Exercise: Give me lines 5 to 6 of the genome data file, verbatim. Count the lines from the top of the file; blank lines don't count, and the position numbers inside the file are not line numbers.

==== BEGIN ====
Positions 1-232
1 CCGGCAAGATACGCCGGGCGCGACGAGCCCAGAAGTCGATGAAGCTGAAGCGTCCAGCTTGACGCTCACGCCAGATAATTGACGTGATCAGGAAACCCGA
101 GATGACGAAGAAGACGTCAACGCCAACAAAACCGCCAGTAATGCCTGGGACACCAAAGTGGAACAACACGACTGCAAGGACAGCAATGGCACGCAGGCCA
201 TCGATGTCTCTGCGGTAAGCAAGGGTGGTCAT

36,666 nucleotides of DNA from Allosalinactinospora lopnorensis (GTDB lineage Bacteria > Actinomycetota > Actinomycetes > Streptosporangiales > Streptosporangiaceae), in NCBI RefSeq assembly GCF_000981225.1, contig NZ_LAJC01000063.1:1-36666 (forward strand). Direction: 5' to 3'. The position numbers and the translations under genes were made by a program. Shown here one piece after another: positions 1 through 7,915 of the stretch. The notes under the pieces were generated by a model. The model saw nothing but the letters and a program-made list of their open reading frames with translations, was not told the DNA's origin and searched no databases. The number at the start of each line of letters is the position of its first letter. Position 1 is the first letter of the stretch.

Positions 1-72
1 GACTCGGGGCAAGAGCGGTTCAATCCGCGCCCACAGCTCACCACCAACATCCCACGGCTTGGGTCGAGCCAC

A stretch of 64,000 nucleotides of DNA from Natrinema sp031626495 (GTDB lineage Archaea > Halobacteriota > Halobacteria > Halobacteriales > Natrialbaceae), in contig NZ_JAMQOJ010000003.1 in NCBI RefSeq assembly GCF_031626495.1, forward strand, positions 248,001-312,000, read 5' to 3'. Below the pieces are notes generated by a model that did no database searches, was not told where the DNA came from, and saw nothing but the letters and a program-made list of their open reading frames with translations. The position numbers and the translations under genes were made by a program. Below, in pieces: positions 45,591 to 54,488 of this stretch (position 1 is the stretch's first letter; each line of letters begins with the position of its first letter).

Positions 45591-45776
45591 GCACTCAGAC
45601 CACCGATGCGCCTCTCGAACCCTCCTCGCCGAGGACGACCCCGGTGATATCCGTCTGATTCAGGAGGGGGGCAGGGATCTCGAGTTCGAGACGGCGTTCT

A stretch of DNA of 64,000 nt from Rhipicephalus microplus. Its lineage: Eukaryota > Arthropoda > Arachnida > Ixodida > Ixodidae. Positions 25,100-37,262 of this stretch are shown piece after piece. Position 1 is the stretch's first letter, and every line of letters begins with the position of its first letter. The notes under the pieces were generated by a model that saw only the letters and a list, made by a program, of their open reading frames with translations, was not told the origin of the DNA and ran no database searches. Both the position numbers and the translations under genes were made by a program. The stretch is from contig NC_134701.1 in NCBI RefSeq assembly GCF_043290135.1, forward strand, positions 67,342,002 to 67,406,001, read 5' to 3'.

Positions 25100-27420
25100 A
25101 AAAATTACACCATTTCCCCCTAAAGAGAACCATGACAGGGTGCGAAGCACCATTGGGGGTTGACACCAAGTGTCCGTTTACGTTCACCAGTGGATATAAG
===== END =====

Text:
36,666 nucleotides of DNA from Allosalinactinospora lopnorensis (GTDB lineage Bacteria > Actinomycetota > Actinomycetes > Streptosporangiales > Streptosporangiaceae), in NCBI RefSeq assembly GCF_000981225.1, contig NZ_LAJC01000063.1:1-36666 (forward strand). Direction: 5' to 3'. The position numbers and the translations under genes were made by a program. Shown here one piece after another: positions 1 through 7,915 of the stretch. The notes under the pieces were generated by a model. The model saw nothing but the letters and a program-made list of their open reading frames with translations, was not told the DNA's origin and searched no databases. The number at the start of each line of letters is the position of its first letter. Position 1 is the first letter of the stretch.

Positions 1-72